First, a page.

in a vented stainless steel can. To dip 100 pairs of gloves 15 12% to about 18% of a copolymer of vinyl chloride and
vinyl acetate, from about 2% ‘to about 9% of a linear
in equipment of this size requires about 3 galolns of glove
cost, etc. Such solvents are Well known to those skilled in
this art.
polyester, from about 2.5% to about 3.5% tetrahydrofur
forming cement formulation.
furyloleate and from about 69.5% to about 76.5% tetra
As many and varied modi?cations of the subject matter
hydrofuran.
of this invention will become apparent to those skilled in
5. A thin-gauge, resilient, disposable plastic glove
the art from the detailed description given herein, it 20
should be understood that this invention is to be limited
only in accordance with the appended claims.
We claim:
formed from a cement formulation comprising from about
10% to about 11% of a copolymer of vinyl chloride and
vinyl acetate, from about 5% to about 10% of a linear
polyester, from about 1.8% to about 10% tetrahydrofur
1. A thin-gauge, resilient, disposable plastic glove
formed from a cement formulation comprising, by weight, 25 furyloleate and from about 82.2% to about 83.5% methyl
ethylketone.
from 16.5% to 30.5% of a plasticized vinyl resin and
from 69.5% to 84.5% of a vinyl solvent, the plastieizer
References Cited in the ?le of this patent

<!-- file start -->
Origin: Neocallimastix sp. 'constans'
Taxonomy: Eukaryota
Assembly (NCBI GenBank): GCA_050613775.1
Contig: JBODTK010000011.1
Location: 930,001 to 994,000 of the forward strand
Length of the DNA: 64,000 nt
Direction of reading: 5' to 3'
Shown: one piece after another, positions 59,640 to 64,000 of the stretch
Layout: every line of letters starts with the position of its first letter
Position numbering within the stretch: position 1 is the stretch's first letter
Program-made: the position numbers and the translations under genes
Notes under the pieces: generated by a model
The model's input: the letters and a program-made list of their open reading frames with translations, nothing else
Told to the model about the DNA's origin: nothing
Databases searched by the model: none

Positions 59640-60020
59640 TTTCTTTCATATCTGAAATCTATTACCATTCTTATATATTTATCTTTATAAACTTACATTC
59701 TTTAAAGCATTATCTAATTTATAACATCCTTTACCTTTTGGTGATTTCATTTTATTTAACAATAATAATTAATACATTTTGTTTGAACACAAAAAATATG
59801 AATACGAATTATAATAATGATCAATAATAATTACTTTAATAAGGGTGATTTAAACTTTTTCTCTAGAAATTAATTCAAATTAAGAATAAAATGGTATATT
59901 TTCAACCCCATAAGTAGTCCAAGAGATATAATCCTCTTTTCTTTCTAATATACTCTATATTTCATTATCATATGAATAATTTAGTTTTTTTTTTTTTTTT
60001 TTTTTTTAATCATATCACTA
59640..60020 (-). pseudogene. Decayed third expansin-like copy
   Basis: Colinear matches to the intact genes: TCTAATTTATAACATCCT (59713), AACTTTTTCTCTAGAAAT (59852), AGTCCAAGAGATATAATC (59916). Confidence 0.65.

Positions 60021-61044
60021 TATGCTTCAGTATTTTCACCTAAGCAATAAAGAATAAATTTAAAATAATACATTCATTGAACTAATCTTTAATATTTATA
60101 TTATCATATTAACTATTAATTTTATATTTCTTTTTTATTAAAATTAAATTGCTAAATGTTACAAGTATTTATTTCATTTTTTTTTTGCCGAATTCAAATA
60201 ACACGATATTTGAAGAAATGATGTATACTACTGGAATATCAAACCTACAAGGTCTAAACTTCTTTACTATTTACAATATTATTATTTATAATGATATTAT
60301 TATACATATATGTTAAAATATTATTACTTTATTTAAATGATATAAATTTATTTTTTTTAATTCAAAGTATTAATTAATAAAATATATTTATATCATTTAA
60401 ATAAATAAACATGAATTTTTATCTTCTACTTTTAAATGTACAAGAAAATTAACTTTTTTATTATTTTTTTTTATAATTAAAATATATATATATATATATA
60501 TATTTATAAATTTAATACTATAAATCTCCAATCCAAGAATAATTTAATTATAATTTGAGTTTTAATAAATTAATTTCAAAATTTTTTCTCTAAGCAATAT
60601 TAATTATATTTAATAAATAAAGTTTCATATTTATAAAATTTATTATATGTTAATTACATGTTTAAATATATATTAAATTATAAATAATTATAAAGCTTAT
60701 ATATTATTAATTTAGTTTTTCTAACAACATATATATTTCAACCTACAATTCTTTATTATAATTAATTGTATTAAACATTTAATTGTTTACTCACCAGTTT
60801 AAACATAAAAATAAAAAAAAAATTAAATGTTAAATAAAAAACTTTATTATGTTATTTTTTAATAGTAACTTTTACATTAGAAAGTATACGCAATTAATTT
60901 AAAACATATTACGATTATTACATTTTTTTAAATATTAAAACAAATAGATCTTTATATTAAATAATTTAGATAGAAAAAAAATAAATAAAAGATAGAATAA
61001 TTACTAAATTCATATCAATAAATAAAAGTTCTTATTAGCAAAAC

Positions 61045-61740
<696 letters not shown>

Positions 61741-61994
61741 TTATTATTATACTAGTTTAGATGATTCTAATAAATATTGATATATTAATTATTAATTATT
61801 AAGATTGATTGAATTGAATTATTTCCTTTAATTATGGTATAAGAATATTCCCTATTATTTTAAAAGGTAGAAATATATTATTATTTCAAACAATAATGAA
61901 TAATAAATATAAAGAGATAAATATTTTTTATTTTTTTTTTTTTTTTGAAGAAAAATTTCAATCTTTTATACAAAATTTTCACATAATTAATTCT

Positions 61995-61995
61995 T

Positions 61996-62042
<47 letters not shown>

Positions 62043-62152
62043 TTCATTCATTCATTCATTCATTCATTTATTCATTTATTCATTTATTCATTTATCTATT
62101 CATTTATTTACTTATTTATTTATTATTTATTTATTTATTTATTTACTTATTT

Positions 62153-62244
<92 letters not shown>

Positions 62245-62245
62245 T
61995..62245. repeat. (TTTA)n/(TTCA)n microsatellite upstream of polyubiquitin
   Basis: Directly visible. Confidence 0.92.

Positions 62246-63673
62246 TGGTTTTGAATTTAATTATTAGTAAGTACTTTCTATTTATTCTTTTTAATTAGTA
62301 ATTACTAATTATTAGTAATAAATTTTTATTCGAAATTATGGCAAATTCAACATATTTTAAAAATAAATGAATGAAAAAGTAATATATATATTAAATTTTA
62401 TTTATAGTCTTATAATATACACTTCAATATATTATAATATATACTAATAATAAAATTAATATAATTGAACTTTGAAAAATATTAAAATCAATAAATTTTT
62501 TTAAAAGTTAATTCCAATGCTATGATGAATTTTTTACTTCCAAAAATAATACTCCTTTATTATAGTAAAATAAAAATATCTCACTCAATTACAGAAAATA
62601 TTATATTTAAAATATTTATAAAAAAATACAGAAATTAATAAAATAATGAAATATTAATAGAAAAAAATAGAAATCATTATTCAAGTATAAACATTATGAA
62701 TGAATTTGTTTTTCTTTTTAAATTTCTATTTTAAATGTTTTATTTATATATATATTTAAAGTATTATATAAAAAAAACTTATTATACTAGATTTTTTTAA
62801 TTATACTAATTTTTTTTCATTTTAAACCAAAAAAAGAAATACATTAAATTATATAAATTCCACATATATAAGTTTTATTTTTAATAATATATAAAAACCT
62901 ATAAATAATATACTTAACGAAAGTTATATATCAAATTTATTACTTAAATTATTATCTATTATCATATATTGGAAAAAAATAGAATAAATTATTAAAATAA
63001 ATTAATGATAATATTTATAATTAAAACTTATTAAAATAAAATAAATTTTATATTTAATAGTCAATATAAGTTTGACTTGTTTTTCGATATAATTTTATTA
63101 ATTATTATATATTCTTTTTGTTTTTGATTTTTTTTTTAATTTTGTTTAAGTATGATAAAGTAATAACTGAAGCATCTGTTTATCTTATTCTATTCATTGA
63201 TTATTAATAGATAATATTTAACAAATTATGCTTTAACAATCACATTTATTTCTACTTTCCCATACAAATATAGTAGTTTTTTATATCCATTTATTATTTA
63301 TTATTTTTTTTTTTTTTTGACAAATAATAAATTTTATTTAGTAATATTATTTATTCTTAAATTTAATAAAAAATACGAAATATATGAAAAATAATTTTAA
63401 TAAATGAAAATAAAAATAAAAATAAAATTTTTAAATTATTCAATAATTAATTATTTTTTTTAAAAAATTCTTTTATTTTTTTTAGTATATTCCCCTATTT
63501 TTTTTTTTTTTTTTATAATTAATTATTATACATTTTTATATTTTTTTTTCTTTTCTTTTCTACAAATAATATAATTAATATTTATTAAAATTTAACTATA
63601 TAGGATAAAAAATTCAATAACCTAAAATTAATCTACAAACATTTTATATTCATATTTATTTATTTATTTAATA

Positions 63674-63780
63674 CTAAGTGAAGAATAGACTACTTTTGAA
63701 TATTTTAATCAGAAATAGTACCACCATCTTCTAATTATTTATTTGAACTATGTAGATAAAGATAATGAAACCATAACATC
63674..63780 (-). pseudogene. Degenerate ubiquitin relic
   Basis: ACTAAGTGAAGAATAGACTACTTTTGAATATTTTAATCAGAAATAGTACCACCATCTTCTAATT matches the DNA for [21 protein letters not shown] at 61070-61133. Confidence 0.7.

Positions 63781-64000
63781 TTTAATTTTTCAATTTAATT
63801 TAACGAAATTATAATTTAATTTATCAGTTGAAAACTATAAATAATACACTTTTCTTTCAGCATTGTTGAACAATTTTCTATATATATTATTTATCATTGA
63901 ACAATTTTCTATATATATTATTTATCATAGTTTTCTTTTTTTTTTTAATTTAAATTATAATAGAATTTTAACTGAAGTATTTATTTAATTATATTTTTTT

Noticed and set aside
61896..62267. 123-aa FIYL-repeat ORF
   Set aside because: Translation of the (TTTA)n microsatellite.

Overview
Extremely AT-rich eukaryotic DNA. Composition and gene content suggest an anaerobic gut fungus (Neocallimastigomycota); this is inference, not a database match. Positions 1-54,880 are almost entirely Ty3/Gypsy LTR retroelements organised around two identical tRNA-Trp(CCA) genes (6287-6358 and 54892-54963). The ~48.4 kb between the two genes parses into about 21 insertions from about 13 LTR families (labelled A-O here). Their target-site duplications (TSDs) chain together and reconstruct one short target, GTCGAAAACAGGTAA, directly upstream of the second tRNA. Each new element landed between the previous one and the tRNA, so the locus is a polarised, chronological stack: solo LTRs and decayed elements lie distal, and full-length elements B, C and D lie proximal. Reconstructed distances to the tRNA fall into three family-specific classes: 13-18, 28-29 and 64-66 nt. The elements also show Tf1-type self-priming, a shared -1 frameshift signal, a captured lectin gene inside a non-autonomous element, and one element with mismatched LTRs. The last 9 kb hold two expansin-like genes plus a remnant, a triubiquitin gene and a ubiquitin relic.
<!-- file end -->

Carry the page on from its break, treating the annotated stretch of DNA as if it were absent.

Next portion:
in said plasticized vinyl resin comprising tetrahydrofur
furyloleate and a linear polyester, the tetrahydrofurfu
UNITED STATES PATENTS
ryloleate being present in an amount from about 1.5% 30
to about 10% based on the total composition and the
linear polyester being present in an amount from about
2% to about 10% based on the total composition.
2. A thin-gauge, resilient, disposable plastic glove pre
pared from a plasticized vinyl resin, the plasticizer in said 35
resin comprising a mixture of tetrahydrofurfuryloleate
2,423,143
2,670,473
2,779,025
2,847,715
2,873,450
2,913,729
Gottschalk ____________ __ July 1,
‘Stebic ________________ __ Mar. 2,
Perry ________________ __ Jan. 29,
Dosmann ____________ __ Aug. 19,
Brodeur ______________ __ Feb. 17,
Wisenburg ____________ __ Nov. 24,
1948
1954
1957
1958
1959
1959
:UNITED ‘STATES PATENT OFFICE
CERTIFICATE OF CORRECTION
Patent No‘, 3,059,241
October 23, 1962
Wi l’liamrJ. O'Brien et a1.
It is hereby certified that error appears in the above numbered pat
ent requiring correction and that the said Letters Patent should ‘read as
corrected below.
I
Column 3, line 27, for "84.5%" read -_ 835% ~-.
Signed’ and sealed this. 26th day ‘of March 1963.
(SEAL)
Attest: “
,ESTON G. JOHNSON
' DAVID L. LADD
Attesting Of?cer
Commissioner of Patents